I have been involved in policing and the anti-trafficking and child exploitation sector for nearly 17 years. Over that time I have seen a dramatic increase in the number of people abusing children. But what really concerns me the most is the increasing use of the Internet to abuse children.
Unfortunately, the work I am involved in exposes me to a world that many people in society are either oblivious to or choose to be naive about.
I often tell friends and family to be extremely careful with what material they upload onto the Internet, especially pictures of their children. I shake my head at friends and family who still to this day, after my advice, upload images of their children onto the Internet. Uploading images onto sites like Facebook, Twitter and other media sharing platforms, of children in the swimming pool or having a bath or in any situation that children may be compromised can expose your child to predators.
You might be saying to yourself that I am being over the top or fear mongering. Well I wish I could say I was. The reality is, the Internet is a cesspool for predators who prey on children.
Online child abuse does not just involve predators trolling the Internet, searching for unsuspecting children to befriend and take advantage of. There is another sinister world, the world where pedophiles and child sex offenders search for images of children and use those images on their own media sharing platforms. The images of your children that you upload onto the Internet, even though they are done so in an innocent manner are susceptible to misuse by predators. Go onto Facebook, open someone’s profile, find an image, right click the image and save the image to your desktop. It is now yours to do with what you please.
Only last week, the British Police announced that they had conducted an operation and arrested 660 pedophiles. Doctors, care workers, teachers and people from all walks of life, investigated and charged for viewing and being in possession of indecent images of children. Many of the people arrested were found in possession of images of children on their computers. Sadly, many of the victims will never be identified. One pedophile, a Doctor, was found in possession of over 1 million images of children.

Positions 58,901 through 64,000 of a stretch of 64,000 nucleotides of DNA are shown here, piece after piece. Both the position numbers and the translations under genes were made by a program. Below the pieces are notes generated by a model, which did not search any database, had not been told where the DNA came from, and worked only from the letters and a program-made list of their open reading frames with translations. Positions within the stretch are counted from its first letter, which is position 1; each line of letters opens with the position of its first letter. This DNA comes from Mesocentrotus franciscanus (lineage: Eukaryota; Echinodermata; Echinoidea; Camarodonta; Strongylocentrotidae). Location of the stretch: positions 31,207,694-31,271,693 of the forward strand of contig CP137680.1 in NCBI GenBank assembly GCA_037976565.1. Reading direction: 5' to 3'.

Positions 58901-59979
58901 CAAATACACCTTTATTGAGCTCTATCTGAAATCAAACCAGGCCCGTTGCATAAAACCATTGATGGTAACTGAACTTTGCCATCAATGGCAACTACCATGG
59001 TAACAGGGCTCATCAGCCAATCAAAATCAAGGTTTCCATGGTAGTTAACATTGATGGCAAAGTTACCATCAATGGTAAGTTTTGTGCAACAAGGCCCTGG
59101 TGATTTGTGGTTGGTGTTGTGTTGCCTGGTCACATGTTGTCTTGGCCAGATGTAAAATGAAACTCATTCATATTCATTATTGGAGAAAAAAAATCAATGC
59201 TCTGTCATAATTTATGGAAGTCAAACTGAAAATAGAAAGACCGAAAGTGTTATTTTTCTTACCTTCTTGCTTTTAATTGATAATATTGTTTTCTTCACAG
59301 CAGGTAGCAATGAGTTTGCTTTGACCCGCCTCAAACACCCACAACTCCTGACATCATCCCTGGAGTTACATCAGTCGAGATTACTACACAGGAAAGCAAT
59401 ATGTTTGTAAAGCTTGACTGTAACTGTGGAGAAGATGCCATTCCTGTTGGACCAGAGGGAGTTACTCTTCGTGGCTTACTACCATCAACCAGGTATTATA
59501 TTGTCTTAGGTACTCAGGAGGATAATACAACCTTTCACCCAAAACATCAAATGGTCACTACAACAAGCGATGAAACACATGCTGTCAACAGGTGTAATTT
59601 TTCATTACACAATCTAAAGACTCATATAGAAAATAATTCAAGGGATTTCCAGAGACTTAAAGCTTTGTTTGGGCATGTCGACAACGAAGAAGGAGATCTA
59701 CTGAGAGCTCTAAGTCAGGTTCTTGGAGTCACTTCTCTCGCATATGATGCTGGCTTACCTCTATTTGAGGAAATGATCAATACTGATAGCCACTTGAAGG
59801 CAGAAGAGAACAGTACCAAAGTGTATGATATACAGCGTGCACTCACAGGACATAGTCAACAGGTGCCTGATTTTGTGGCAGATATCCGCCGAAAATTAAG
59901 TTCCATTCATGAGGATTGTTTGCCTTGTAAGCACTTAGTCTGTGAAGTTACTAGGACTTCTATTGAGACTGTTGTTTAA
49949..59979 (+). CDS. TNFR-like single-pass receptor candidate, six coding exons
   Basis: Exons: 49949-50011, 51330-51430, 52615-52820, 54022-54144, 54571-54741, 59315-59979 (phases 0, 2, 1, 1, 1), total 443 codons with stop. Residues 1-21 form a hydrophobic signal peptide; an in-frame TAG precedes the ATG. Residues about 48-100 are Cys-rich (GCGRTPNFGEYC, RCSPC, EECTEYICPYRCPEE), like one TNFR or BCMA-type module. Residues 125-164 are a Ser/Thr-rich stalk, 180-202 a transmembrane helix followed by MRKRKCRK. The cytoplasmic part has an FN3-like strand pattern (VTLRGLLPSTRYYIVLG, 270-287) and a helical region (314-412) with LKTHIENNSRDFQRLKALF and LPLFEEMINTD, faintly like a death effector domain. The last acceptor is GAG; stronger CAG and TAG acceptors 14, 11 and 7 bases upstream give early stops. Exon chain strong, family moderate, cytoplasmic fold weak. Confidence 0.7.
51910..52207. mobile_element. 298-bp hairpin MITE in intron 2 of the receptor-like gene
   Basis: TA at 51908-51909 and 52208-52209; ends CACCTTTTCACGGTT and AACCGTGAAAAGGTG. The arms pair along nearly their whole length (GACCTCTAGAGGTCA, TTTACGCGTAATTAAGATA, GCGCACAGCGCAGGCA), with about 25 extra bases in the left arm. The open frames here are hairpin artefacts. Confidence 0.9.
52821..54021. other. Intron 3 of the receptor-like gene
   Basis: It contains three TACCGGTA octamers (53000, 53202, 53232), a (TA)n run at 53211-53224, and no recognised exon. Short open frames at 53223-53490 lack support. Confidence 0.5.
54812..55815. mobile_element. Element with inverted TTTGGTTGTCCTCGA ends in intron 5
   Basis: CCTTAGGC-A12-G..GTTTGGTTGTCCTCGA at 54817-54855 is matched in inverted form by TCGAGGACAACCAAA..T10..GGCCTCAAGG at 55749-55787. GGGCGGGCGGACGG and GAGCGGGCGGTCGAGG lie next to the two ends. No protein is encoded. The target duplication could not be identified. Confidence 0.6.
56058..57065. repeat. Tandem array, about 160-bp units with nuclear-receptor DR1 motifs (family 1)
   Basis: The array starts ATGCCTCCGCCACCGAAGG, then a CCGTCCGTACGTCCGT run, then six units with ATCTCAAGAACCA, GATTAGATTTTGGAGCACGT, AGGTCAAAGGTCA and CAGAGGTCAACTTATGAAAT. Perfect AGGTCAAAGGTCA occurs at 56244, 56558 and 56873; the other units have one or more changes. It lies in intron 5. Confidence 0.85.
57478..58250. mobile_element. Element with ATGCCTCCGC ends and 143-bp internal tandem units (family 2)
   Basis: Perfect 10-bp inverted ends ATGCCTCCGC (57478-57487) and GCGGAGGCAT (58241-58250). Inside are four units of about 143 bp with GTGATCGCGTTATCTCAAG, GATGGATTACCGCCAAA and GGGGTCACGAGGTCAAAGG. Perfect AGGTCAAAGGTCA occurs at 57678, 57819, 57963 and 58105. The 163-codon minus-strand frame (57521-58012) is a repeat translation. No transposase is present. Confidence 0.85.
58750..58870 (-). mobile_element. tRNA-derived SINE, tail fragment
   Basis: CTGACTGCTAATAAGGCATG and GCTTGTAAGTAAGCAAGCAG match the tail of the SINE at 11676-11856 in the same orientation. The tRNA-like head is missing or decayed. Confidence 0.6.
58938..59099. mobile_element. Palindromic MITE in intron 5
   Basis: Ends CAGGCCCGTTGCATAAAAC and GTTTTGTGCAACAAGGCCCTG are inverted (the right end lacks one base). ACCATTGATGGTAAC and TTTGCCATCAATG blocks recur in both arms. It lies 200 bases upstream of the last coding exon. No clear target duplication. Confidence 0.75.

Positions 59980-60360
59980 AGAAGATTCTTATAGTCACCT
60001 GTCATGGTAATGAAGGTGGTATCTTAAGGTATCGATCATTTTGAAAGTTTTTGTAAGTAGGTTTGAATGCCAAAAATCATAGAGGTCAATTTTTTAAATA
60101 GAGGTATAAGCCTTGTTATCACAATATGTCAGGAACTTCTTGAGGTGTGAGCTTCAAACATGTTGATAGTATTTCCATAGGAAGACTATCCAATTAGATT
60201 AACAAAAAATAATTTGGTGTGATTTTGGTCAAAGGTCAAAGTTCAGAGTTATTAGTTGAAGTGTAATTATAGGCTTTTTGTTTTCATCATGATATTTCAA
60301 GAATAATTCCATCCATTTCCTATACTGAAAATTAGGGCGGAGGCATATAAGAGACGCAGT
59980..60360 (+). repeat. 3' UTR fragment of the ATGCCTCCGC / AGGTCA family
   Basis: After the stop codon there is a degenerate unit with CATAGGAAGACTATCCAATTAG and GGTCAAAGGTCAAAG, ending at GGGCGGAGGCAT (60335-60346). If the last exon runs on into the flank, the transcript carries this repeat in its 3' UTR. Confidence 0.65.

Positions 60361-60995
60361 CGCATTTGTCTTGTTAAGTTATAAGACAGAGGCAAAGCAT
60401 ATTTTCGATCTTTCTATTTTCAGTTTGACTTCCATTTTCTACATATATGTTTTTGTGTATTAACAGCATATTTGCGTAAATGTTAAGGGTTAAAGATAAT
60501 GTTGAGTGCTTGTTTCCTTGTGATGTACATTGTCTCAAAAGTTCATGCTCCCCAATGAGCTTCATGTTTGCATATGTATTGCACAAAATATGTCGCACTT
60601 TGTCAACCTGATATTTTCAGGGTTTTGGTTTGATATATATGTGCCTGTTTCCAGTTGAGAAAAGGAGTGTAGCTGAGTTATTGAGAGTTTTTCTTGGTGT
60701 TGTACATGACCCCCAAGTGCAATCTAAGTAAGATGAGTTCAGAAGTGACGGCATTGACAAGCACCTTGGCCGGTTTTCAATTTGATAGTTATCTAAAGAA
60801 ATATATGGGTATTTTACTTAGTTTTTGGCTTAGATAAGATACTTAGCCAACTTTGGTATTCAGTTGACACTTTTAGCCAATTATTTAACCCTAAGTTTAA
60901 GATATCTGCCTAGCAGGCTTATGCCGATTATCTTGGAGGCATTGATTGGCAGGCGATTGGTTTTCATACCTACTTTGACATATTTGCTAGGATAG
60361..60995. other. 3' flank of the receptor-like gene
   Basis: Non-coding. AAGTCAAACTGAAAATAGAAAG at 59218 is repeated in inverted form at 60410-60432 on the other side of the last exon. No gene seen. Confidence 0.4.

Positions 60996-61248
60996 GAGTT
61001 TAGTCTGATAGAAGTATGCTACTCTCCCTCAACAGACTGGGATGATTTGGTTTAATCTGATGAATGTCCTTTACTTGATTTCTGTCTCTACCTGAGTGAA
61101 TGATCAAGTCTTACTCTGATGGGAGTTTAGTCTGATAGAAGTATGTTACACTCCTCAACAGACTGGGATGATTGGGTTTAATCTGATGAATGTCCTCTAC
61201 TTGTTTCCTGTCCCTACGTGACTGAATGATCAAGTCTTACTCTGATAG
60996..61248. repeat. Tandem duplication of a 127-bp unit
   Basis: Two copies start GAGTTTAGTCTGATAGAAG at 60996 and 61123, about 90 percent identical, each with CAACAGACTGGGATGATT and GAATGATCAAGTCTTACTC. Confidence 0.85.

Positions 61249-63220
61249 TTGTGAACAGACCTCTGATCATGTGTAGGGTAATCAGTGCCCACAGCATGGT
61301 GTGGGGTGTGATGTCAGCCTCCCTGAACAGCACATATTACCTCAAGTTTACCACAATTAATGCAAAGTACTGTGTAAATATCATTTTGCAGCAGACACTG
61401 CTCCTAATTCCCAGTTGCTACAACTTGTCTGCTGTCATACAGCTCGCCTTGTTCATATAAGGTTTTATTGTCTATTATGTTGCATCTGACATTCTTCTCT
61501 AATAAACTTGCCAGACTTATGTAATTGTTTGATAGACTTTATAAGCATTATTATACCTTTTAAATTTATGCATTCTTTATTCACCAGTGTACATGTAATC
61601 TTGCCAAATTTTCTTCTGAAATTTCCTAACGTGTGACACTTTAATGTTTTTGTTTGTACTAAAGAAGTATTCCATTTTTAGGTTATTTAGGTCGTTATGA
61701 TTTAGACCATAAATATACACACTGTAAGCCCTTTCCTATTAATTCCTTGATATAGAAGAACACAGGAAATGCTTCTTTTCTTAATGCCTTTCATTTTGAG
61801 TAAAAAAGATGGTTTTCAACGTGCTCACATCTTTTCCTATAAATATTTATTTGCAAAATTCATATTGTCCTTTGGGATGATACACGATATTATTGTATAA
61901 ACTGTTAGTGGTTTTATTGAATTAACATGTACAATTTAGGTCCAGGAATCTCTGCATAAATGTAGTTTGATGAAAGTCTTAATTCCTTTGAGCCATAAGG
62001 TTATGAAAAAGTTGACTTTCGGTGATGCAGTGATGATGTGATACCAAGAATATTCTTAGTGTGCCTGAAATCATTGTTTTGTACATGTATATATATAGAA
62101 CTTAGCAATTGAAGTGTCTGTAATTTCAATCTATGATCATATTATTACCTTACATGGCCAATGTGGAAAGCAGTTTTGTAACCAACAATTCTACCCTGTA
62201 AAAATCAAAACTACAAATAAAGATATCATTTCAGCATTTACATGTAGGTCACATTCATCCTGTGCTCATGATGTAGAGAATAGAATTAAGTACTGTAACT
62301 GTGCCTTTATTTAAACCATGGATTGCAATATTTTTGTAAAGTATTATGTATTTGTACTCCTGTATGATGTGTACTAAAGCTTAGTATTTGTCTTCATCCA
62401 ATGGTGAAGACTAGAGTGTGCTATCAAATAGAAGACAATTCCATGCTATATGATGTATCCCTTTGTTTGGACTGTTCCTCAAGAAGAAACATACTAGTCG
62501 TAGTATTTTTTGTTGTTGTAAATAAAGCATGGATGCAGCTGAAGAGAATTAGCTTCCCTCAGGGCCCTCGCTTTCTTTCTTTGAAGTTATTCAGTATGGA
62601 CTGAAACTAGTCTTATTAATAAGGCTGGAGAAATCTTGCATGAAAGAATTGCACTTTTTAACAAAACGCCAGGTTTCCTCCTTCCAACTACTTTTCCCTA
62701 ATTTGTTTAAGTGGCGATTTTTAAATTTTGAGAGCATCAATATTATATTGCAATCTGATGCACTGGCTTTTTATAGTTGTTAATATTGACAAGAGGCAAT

In 2005 I conducted a study on behalf of a well known tech company, where I was asked to investigate the amount of child pornography being viewed by people in Internet cafes in Cambodia. I targeted over 200 Internet cafes in Cambodia – Phnom Penh, Siem Reap, Sihanoukville and Poipet provinces, covertly copying all of the files on Internet cafe computers and analysing these files to see what was being viewed. The results were gob smacking.
I identified web-links that were related to child pornography, images of children naked and being indecently abused, and other media that was linked to pedophile controlled servers. Even I, an 8 year police officer could not believe how many child pornographic images and web references to child abuse I identified from the computers in the Internet cafes. (The material I seized was passed onto various policing authorities around the world for further investigation).
But what angers me most is the ease at which child pornography and media showing child abuse can be viewed and obtained on the Internet. Companies like Google, in my opinion, have a lot to answer for. There must be an onus placed on companies like Google and a demand for them to show a duty of care to children who may be exposed and abused on the Internet.
It is not acceptable in my opinion that Google and the Internet can just say that it is not their responsibility to protect children, that it is not their responsibility to control child pornography on the Internet and it is not their responsibility if individuals use the Internet to source child pornography.
In short, child pornography or any media that makes reference to children being abused should not be accessible on the Internet and if there is any material identified, it should be removed or blocked immediately. Unfortunately this is not occurring.
Until such time as the Internet receives more international regulation and more controls are placed on companies like Google, our children are extremely vulnerable to predators looking to abuse children on the Internet, and it is your responsibility as parents to ensure that you are doing everything you can to protect your children from online abuse.